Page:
Dr. Marc D. Guerra, Associate Professor and Director of Graduate Programs in Theology at Ave Maria University, has been awarded a $150,000 grant through the New Sciences of Virtue Project at the University of Chicago. Guerra and his project’s codirector, Dr. Peter Augustine Lawler, Professor of Government and International Studies at Berry College in Rome, Georgia, will use this grant to hold a series of three interdisciplinary conferences at Berry College that focus on the challenges and prospects modern technological society pose to the cultivation of virtue. The University of Chicago’s multidisciplinary research initiative awarded a grand total of three million dollars to 19 highly original, scholarly projects that have the potential to contribute to a renewed focus on the study of virtue in the contemporary academy. The New Sciences of Virtue Project garnered more than 700 grant applications worldwide. Researchers chosen for funding come from a wide range of highly prestigious institutions, including Vanderbilt University, Stanford University, the University of Oxford (United Kingdom), Tel Aviv University (Israel), Northwestern University, Yale University, Princeton University, and Amherst College.
Through these conferences, Dr. Guerra and his colleague, Dr. Lawler, hope to provide a model for colleges and universities seeking to initiate the study of virtue in a way that is both intellectually serious and engaging.
As the Conference Series’ website states: “This project defends the commonsensical but by no means self-evident belief that virtue is a naturally desirable feature of human life. At the same time, it recognizes that human beings in modern technological societies increasingly find it difficult to articulate and defend the irreplaceable role that virtue plays in human life. Working from the premise that humans are, by nature, stuck with virtue, we will attempt to identify the moral, intellectual, scientific, educational and civic framework in which an intellectually serious and humanly satisfying new science of virtue could reasonably hope to unfold and develop.”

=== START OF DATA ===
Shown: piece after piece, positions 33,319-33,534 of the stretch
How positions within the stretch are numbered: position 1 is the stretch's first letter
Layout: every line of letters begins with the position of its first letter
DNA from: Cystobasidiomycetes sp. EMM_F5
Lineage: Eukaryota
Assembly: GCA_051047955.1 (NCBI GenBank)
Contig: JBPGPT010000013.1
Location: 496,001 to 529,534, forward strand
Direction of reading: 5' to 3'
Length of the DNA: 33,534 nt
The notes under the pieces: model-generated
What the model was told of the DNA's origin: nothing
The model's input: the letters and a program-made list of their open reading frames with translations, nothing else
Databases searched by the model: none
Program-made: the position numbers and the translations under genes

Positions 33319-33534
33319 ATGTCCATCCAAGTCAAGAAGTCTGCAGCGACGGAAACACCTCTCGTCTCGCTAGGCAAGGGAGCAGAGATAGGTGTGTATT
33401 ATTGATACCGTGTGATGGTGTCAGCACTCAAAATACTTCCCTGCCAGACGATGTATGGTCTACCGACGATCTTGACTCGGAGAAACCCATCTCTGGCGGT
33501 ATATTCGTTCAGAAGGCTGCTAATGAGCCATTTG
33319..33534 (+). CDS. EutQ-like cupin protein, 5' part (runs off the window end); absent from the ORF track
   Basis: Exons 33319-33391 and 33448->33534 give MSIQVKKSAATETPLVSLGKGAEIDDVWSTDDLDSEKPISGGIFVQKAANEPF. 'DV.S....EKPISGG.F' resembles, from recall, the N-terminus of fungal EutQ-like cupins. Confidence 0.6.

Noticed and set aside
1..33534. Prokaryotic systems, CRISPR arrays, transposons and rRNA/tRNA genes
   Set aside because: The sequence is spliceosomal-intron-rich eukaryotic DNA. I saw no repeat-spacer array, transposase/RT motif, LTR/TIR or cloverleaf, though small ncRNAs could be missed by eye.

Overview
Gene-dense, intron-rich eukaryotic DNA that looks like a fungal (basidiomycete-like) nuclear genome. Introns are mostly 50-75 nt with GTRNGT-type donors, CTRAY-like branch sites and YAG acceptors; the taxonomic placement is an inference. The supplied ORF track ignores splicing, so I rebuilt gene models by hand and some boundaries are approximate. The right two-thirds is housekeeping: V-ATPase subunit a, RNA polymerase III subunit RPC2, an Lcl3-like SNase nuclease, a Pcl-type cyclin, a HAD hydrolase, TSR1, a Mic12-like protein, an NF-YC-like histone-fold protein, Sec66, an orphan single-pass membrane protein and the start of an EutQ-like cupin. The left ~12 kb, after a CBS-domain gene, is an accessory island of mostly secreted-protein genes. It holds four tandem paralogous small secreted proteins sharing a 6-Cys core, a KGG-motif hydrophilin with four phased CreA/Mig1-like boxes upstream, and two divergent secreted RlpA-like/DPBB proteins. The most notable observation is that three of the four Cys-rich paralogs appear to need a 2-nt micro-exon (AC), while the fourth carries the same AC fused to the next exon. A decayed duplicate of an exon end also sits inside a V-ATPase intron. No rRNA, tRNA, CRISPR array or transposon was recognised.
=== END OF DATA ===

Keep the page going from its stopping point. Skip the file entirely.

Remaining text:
Held on the Berry campus, the Conference Series provides a unique opportunity for students to interact with renowned scholars and experience for themselves discussions that could lead to the birth of a new course of academic study. The first conference in the series, held on November 18-19 of 2010 at Berry College in Rome, Georgia, featured nine speakers. Over 135 faculty and students, from six different colleges, attended that conference. The second conference, held on April 8-9, 2011, featured eight speakers. Over 115 faculty and students, from nine different colleges, were in attendance. The third and final conference will be held on November 17-18, 2011.
Dr. Guerra commented, “A morally, intellectually, and spiritually compelling science of virtue must be able to draw connections among human biology, human psychology, human freedom, and human happiness.
Developing and sustaining those connections is perhaps the central task of the science behind the claim that we are stuck with virtue. Such a science aims to connect what nature and God equip us with to our distinctive longings to know, and to be known, and to love, and be loved, by other human beings.”